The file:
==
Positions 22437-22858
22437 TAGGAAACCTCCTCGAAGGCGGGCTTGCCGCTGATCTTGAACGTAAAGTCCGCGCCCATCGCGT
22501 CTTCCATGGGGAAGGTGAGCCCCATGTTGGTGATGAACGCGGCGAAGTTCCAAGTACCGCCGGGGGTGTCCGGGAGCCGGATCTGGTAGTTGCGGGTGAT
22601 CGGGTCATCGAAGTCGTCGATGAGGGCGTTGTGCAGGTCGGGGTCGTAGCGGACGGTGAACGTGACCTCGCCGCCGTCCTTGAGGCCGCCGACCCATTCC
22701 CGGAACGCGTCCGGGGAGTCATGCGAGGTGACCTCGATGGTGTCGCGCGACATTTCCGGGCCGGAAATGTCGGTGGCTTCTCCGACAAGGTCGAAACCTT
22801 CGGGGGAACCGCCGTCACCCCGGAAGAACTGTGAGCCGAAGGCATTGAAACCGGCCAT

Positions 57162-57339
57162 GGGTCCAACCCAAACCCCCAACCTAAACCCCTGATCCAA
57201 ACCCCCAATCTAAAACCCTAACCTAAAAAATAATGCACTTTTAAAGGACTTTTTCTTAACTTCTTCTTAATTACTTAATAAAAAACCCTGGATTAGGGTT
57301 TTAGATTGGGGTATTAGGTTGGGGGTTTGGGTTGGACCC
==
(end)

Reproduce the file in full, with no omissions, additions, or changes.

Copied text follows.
Positions 22437-22858
22437 TAGGAAACCTCCTCGAAGGCGGGCTTGCCGCTGATCTTGAACGTAAAGTCCGCGCCCATCGCGT
22501 CTTCCATGGGGAAGGTGAGCCCCATGTTGGTGATGAACGCGGCGAAGTTCCAAGTACCGCCGGGGGTGTCCGGGAGCCGGATCTGGTAGTTGCGGGTGAT
22601 CGGGTCATCGAAGTCGTCGATGAGGGCGTTGTGCAGGTCGGGGTCGTAGCGGACGGTGAACGTGACCTCGCCGCCGTCCTTGAGGCCGCCGACCCATTCC
22701 CGGAACGCGTCCGGGGAGTCATGCGAGGTGACCTCGATGGTGTCGCGCGACATTTCCGGGCCGGAAATGTCGGTGGCTTCTCCGACAAGGTCGAAACCTT
22801 CGGGGGAACCGCCGTCACCCCGGAAGAACTGTGAGCCGAAGGCATTGAAACCGGCCAT

Positions 57162-57339
57162 GGGTCCAACCCAAACCCCCAACCTAAACCCCTGATCCAA
57201 ACCCCCAATCTAAAACCCTAACCTAAAAAATAATGCACTTTTAAAGGACTTTTTCTTAACTTCTTCTTAATTACTTAATAAAAAACCCTGGATTAGGGTT
57301 TTAGATTGGGGTATTAGGTTGGGGGTTTGGGTTGGACCC